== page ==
The Cloud - a measured approach

Ciaran Doran

Author: Ciaran Doran

Published 7th December 2021

The Cloud - a measured approach

With the buzz of ‘cloud’ everywhere in our industry it would be natural to think that cloud is the only game in town. Isn’t it time to step back and consider very carefully how, or whether, you make that journey to the cloud?

The pandemic has been front and centre in our minds for close to two years now. Overnight, facilities had to either shut down or adopt dramatically new workflows, to protect staff while keeping the channels on air.

That meant workarounds that pushed SDI, and even SMPTE ST2110 IP, to the limit and beyond. We had to find new ways of working quickly. The temptation to turn to the cloud – with its rapid set-ups and low capex – has been strong. Cloud storage and processing has the tremendous advantage of being inherently perfect for remote working.

Research by Devoncroft in 2018 said that the media industry’s use of the cloud would increase by 88% from 2016 to 2021. And in 2018 we had never heard of covid-19.
But making major technology strategy decisions under unprecedented pressure is not a sure-fire way to achieve optimum goals. Now we have time to breathe again and consider what we actually want to achieve in the future.

Let’s take a step back. For the first 75 years of the history of television we depended upon specialist hardware. Television is hard: it requires doing a lot of processing and transmission of signals not only in a short space of time but in a closely defined time. If we do not get a fresh picture every 40 milliseconds then we notice, and we complain.

The problem with specialist hardware for what is a relatively small market is that it is inherently expensive. Amortisation of research and development expenses, and indirect manufacturing costs, represents a very much larger proportion of production switcher revenue which sells 1,000 units than Apple which sold 22.6 million computers in 2020.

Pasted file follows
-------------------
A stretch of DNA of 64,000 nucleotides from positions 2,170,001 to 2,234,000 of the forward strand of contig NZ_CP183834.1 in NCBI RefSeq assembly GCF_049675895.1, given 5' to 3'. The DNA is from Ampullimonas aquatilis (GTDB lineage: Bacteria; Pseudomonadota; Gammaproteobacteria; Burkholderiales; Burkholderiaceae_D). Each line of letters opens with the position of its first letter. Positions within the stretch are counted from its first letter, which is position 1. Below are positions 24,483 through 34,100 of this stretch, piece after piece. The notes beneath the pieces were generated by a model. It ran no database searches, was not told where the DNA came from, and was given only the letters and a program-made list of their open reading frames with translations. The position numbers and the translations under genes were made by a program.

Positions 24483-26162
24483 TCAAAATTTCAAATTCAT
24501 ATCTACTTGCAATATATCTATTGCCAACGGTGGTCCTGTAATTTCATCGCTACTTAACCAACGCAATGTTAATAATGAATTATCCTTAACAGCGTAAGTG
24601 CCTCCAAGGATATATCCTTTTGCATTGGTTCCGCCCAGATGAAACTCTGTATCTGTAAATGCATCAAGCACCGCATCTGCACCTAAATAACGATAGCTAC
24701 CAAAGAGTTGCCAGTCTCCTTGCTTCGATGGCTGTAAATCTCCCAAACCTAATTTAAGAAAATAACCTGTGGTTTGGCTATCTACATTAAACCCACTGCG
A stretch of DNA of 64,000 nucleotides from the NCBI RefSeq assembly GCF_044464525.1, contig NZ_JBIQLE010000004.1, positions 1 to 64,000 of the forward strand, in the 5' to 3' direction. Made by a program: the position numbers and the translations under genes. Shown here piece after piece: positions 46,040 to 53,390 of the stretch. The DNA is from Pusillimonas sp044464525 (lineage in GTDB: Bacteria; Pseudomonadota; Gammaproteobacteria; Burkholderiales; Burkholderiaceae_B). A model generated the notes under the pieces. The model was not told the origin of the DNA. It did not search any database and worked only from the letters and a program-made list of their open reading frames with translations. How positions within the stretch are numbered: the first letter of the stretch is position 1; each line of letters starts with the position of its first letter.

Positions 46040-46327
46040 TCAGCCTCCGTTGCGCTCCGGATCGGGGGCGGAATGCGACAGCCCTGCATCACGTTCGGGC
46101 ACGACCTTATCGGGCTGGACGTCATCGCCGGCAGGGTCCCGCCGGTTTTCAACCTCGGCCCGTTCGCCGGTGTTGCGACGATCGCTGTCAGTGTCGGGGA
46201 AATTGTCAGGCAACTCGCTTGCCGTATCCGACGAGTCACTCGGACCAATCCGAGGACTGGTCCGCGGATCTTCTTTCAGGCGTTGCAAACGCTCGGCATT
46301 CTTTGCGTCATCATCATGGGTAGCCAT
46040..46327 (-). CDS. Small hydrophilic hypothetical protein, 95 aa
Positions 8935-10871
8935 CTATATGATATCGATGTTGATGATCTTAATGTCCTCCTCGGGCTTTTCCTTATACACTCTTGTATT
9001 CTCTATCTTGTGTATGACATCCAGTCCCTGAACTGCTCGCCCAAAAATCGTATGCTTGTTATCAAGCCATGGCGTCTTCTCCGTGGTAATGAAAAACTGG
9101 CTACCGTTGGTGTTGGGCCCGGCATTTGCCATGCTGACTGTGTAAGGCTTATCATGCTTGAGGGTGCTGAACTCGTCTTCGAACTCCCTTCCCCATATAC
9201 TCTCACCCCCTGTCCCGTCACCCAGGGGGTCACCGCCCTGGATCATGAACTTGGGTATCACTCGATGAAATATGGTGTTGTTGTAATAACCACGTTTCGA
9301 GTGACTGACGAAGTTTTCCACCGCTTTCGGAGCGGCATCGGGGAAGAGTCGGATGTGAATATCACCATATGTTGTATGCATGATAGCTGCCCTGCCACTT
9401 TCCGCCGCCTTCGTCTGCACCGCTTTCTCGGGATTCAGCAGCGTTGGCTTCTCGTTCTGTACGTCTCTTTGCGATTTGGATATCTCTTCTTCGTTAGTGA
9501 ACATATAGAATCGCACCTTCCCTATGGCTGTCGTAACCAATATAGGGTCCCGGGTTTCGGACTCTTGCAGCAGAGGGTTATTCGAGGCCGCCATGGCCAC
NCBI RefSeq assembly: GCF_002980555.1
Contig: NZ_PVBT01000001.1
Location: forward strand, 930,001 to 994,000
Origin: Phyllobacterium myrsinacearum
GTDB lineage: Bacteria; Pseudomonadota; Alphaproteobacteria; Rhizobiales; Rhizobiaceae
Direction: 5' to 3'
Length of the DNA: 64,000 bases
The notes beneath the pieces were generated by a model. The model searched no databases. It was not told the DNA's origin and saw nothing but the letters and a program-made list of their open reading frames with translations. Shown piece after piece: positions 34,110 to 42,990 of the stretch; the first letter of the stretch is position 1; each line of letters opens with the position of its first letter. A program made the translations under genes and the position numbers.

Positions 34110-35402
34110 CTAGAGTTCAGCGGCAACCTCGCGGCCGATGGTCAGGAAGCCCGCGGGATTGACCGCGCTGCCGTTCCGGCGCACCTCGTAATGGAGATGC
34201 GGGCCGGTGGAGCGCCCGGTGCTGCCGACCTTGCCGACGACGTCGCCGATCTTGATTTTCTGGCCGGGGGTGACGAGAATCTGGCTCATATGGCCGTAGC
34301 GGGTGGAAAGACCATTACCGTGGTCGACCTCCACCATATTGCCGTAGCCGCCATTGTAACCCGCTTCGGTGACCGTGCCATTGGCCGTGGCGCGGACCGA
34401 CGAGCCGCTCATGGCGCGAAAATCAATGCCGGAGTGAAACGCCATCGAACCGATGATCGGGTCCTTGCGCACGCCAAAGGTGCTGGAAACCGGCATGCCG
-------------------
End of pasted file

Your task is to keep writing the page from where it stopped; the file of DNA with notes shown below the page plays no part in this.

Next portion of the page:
Standard, commercial-off-the-shelf computers were rapidly gaining processing power, until they reached the point where they could perform enough operations per second to process and deliver video. That slashed the hardware cost of increasingly sophisticated media devices, like very large, very secure storage networks.

Note that it was only the hardware cost that was slashed. To get the sort of performance we need – a new picture every 40ms with five nines reliability – still requires very clever (and industry-specific) software. But it is generally agreed that the software-defined broadcast architecture was a huge step forward.

With the video production and delivery chain implemented on COTS hardware, it made sense to move away from our tried and trusted (but also industry-specific) SDI connectivity. Computers talk IP to each other, so can we pass our video signals over IP?

That was not easy. IP was possibly the very opposite of what we wanted for video. IP is a protocol designed to absolutely guarantee that the complete message goes from sender to receiver over the internet. No-one really minds if an email arrives in 10 milliseconds or 10 seconds, but they do care if it is garbled when it arrives.

But clever minds were brought to bear and we developed deterministic approaches to IP to achieve what we needed. The approach was standardised in SMPTE ST-2110. Alongside that, AMWA has developed IS-04 and IS-05, two more standards around discovery of devices and their management around a network, which go a long way towards giving us the plug-and-play convenience we have long enjoyed.